The argument breaks down into the so-called byproduct and adaptation camps. Of course, they might both be right. [If religion is a "byproduct" of social cognition, then one must imagine it to be substantially pervasive. Again, I am lost in the loose logic.]

    “Religious beliefs might have arisen as a byproduct,” said Justin Barrett, an Oxford University specialist in the cognitive neuroscience of religion, “but once in place, they’re pretty handy.” ["Pretty handy?" I realize that it is not only the author that is giving me trouble, it is the approach of the scientists who are performing these studies. There are so far away from how I understand Being in the World, the nature of religion and the idea of God, that I can barely understand them. With this in mind, I will stop commenting now.]

    Grafman started by interviewing 26 people of varying religious sentiments, breaking down their beliefs into three psychological categories: God’s perceived level of involvement in the world, God’s perceived emotions, and religious knowledge gained through doctrine or experience. Then they submitted statements based on these categories to 40 people hooked to fMRI machines.

    Statements based on God’s involvement — such as “God protects one’s life” or “Life has no higher purpose” — provoked activity in brain regions associated with understanding intent. Statements of God’s emotions — such as “God is forgiving” or “the afterlife will be punishing” — stimulated regions responsible for classifying emotions and relating observed actions to oneself.

    Knowledge-based statements, such as “a source of creation exists” or “religions provide moral guidance,” activated linguistic processing centers.

    Taken together, the neurological states evoked by the questions are known to cognitive scientists as the Theory of Mind: They underlie our understanding that other people have minds, thoughts and feelings.

    The advantages of a Theory of Mind are clear. People who lack one are considered developmentally challenged, even disabled. Anthropologist Scott Atran, a proponent of the byproduct hypothesis, has suggested that it let our ancestors quickly distinguish between friends and enemies. And once humans were able to imagine someone who wasn’t physically present, supernatural beliefs soon followed.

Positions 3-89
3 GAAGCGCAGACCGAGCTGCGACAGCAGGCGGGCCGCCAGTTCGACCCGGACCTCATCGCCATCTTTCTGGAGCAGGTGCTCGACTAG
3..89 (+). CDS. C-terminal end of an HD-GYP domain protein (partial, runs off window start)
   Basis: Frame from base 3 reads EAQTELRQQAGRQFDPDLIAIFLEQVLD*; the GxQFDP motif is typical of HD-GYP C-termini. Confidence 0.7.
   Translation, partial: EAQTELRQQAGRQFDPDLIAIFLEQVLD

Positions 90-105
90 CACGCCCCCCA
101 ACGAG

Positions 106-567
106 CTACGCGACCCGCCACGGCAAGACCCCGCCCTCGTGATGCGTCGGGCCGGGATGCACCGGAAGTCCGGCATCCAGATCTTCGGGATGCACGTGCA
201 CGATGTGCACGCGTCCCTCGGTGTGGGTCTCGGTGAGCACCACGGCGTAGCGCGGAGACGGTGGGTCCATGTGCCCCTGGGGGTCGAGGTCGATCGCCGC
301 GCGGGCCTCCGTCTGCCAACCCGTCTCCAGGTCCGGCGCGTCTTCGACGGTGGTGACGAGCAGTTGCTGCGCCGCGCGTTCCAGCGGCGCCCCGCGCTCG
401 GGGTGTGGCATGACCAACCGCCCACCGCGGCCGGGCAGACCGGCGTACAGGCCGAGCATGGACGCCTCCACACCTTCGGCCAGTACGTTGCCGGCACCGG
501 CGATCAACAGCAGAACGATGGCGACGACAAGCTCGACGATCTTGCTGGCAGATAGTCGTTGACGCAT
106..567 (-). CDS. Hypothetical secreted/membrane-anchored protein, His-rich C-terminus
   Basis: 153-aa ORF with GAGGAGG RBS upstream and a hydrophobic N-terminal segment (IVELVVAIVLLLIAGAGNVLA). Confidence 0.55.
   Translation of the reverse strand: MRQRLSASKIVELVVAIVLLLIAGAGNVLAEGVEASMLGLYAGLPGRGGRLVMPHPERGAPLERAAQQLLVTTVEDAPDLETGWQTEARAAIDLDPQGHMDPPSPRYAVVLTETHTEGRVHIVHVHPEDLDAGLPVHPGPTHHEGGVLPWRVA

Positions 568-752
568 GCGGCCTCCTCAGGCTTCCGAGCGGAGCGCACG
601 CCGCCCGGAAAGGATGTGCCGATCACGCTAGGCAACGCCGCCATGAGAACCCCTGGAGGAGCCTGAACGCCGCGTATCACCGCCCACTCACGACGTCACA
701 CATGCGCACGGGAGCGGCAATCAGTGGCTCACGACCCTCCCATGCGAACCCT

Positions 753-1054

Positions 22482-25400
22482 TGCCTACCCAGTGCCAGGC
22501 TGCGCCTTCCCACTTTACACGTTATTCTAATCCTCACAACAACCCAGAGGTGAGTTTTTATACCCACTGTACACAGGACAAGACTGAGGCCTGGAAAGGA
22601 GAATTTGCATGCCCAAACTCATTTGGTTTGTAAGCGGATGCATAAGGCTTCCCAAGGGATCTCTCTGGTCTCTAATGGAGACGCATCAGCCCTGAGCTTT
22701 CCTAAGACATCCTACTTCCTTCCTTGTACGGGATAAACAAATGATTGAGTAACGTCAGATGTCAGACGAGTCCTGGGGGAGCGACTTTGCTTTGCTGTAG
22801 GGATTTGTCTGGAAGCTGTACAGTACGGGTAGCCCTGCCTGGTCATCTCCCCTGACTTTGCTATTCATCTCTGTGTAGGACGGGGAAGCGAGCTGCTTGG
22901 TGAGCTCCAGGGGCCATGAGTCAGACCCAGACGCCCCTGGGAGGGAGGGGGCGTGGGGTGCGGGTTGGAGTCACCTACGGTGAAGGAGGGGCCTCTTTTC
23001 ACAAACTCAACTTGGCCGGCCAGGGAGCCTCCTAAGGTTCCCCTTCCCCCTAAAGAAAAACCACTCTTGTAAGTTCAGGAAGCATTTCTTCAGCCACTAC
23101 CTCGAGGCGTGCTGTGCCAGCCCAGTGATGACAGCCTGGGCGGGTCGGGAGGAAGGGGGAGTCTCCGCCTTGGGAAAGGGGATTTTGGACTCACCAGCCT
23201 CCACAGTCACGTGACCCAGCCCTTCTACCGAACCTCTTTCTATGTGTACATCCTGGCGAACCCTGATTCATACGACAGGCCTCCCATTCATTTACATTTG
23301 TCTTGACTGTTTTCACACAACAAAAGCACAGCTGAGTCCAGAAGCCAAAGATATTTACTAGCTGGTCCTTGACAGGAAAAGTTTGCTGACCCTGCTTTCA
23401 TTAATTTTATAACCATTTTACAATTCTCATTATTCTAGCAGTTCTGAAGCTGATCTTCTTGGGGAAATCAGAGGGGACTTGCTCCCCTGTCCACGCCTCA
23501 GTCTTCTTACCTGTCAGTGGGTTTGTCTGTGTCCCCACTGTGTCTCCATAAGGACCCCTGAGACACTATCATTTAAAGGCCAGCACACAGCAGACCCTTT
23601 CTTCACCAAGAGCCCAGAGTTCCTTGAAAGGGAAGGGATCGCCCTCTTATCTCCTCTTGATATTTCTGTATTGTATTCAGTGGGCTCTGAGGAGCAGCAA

But just as a Theory of Mind provided benefits, so might its supernatural byproducts and the religions that grew from them.

    Unlike other animals, humans can imagine the future, including their own death. The hope given by religious beliefs to people confronting their own mortality might provide motivation to care for their offspring.

    Supernatural beliefs may also have produced group-level advantages that then conferred benefits to individuals.

    “You get some selective advantages, such as inter-group cooperation and self-policing morality,” said Barrett. “And maybe the entire network of belief practices, and whatever is behind them, gets reinforced.”

    According to Barrett, religion may even have created a feedback loop, refining the Theory of Mind that produced it.

    “It could be that when you’re in a religious community, it improves what psychologists call perspective-taking,” he said. “Exercising your Theory of Mind could be good for developing it, making your reasoning more robust.”

    David Sloan Wilson, an evolutionary biologist at Binghamton University, said the findings fit with the idea that religion started as a cognitive byproduct and became a cultural adaptation, but cautioned against over-interpreting them.

    “It’s tremendous to see religious belief manifested at the neurological level,” he said. “But there’s a sense that when you bring things down to that level, that trumps other kinds of understanding. That’s not true in this case.”

    Grafman declined to speculate, instead concentrating on what he hopes to achieve with future research: studying other kinds of religions than were represented in his small sample size, and comparing religious cognition to legal and political certainties.

    “The differences and nuances between these types of belief systems will be important to understanding the deliberation that goes on,” he said.

    Grafman also stressed that the study examined only the nature of religion, not the existence of God.
    “He, or She, didn’t come in for the evaluation,” he said.

    I cannot let that horribly nightly newscast conclusion rest. Here is Steiner, oil on the waters:

    "There is an actual sense in which every human use of the future tense of the verb "to be" is a negation, however limited, of mortality. Even as every use of an "if"-sentence tells of a refusal of the brute inevitability, of the despotism of the fact. "Shall," "will," and "if," circling in intricate fields of semantic force around a hidden center or nucleus of potentiality, are the pass-words to hope."

    Thanks to S.F-T, for getting me up on the soapbox.

    Thursday, March 18, 2010

    Antonin Artuad's "Spurt of Blood": Stars collide, the hand of God reaches down, and things turn transparent

    This review is for an event long gone. Her words remain around like an echo...

    Spurt of Blood: An experience in theater itself by Michelle Fordice (emphasis mine):